My Daughter's Cot II

Most of my works are related to very personal issues of human life. I always like to play with contradictions as I think our life is full of absurdity.

The COT is only a cold empty space to me. I see, and at the same time do not see, the nightmare of the bloody hours and months it took for me to make this piece.

I am from a large family. I'm the 11th of 12 children. I was born in the northern part of Bangladesh in a very small town called Gaibandha. I watched my nephews and nieces grow up next to me. Those days women gave birth at home with the help of a village woman. The only tool to support the delivery was a new sharp razor blade that had to be boiled on a stove before the baby was born. Perhaps this memory from my childhood stuck in my head.

I love to use various materials in my art work. In the beginning, I might have been influenced by other artists who used real razor blades. But in the end, when I decided to create an object with the same material, I decided to fabricate the razor blades in stainless steel, which gave my work another dimension. (In conversation with the artist, February 2013)

Since graduating from the Institute of Fine Art, University of Dhaka, Lipi has participated in several international biennales, residencies and exhibitions. In 2011, she was one of five artists chosen to represent Bangladesh in the country's first pavilion at the Venice Biennale. In 2012, she was a leading artist featured in the inaugural Dhaka Art Summit. She has participated in residencies with Partage, Mauritius (2010); RM Studio, Lahore (2008); Gasworks, London (2005); National Workshops for Arts and Crafts, Copenhagen (2004); The Irish Museum of Modern Art (2000); Gallery 68-Elf, Cologne (2000) and The Arts Council of Central Finland, Jyvaskyla (2000). She has exhibited in New York, Ontario, London, Copenhagan, Jyvaskyla and Nagoya, among other cities.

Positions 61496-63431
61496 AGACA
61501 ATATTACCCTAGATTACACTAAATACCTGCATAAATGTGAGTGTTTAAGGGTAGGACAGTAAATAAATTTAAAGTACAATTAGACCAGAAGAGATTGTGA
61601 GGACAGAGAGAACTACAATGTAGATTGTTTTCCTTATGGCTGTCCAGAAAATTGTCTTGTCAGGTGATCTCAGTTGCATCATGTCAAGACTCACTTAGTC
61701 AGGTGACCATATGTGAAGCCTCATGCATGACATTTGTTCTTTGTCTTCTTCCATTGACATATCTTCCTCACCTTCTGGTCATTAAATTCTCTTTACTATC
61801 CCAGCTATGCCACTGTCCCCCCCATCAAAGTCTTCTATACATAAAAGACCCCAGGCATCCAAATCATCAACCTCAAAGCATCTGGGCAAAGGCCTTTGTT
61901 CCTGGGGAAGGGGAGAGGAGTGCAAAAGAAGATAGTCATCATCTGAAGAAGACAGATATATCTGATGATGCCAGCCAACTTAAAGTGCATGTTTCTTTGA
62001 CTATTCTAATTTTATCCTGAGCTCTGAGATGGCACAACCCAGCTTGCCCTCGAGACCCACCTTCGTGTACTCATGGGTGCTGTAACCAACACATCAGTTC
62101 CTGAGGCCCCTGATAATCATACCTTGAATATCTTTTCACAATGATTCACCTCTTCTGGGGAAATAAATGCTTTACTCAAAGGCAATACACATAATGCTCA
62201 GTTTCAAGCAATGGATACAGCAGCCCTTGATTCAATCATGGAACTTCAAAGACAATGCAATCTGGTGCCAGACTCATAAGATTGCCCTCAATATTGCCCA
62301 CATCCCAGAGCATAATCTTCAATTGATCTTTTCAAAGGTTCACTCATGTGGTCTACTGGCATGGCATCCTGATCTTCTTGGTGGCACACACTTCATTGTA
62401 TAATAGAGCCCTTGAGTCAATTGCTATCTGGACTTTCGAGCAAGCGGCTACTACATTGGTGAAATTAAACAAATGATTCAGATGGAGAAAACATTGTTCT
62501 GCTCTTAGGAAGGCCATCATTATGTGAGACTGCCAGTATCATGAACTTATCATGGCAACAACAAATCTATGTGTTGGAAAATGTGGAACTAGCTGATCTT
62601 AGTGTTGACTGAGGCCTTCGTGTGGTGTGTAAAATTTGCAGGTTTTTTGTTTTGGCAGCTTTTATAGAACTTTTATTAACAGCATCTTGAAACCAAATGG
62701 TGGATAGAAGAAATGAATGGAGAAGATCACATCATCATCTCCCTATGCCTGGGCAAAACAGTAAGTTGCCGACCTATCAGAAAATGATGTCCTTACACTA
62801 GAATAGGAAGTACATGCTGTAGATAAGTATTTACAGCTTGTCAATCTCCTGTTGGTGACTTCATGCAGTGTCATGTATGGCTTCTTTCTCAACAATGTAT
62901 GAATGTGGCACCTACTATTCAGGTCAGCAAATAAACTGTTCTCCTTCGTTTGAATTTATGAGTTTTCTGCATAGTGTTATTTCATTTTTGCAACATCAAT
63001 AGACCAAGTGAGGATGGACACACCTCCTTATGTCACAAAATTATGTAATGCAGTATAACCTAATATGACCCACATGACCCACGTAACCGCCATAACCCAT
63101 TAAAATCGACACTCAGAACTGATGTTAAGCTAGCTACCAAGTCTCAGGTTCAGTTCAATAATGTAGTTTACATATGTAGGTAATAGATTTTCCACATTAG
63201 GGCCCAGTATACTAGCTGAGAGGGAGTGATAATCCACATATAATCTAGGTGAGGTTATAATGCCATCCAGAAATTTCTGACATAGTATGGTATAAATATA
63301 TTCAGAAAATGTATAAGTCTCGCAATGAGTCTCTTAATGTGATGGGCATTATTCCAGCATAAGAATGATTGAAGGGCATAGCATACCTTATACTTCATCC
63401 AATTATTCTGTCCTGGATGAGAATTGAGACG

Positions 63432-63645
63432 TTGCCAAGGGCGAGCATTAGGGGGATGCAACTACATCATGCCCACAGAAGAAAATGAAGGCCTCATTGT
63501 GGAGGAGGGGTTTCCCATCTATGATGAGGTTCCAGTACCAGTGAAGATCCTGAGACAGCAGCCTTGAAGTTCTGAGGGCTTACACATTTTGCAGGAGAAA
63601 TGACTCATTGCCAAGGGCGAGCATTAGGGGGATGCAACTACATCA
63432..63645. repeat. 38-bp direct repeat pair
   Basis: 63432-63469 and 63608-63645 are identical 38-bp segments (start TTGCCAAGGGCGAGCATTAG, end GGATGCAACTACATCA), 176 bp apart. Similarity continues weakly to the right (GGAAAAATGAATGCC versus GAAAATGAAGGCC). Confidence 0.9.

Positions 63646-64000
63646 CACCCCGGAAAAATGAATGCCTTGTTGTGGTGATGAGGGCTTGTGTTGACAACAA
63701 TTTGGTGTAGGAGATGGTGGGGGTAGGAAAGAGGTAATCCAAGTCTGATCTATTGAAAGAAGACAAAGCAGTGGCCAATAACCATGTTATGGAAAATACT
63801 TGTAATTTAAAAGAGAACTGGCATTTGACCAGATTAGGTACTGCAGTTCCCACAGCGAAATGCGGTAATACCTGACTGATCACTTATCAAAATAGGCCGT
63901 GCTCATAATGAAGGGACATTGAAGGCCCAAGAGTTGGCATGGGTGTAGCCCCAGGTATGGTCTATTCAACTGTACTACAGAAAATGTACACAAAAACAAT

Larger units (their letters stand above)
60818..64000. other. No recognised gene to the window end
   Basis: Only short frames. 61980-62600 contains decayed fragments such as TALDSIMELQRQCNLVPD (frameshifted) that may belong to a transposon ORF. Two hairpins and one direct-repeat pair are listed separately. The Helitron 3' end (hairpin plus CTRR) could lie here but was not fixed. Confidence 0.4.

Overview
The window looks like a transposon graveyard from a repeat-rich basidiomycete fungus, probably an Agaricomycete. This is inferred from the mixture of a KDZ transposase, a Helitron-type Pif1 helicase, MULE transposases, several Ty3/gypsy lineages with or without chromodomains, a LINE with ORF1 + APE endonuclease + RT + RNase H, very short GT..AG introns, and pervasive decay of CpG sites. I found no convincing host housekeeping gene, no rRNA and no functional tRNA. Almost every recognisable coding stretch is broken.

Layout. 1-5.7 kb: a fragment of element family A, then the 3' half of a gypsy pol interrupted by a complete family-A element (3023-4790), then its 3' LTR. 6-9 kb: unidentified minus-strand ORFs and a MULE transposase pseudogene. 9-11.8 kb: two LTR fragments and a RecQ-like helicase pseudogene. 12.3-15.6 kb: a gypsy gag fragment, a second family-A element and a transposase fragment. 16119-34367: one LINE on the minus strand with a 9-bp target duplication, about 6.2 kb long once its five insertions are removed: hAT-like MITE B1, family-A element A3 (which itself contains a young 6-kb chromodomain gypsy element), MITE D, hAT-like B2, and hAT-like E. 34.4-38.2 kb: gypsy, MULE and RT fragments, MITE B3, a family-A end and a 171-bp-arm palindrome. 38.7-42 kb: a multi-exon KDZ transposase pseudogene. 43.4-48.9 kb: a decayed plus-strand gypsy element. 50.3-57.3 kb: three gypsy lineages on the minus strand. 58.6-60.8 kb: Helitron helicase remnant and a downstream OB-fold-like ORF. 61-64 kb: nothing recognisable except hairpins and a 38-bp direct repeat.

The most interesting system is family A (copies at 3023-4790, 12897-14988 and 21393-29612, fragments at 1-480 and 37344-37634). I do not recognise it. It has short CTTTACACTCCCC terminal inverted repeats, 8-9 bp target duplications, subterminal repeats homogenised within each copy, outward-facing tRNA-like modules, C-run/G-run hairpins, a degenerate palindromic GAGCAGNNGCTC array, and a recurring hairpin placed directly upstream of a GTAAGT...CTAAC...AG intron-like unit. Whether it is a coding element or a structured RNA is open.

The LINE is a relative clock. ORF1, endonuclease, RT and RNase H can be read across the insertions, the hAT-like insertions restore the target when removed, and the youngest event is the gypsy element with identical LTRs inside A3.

Through her work, Lipi explores the feminist issues of marginality and representation of the female body. My Daughter's Cot II is an autobiographical and deeply poetic work made of razor blades. From a distance, the cot looks beautiful and majestic. Gleaming like smooth stainless steel against the light the viewer imagines an exquisite cot built for a highly doted upon and beloved child. On closer examination, the viewer realizes that the work is made of blades and suddenly the cot takes on a potentially threatening aura. The fact that the blades are not sharpened adds a third dimensionality between reality, awareness and perception.

Lipi is currently featured in the traveling exhibition No Country: Contemporary Art for South and Southeast Asia at the Solomon R. Guggenheim Museum in New York (February - May 2013), Singapore and Hong Kong. Furthermore, her work has recently been acquired by the Guggenheim for their permanent collection.

About Tayeba Begum Lipi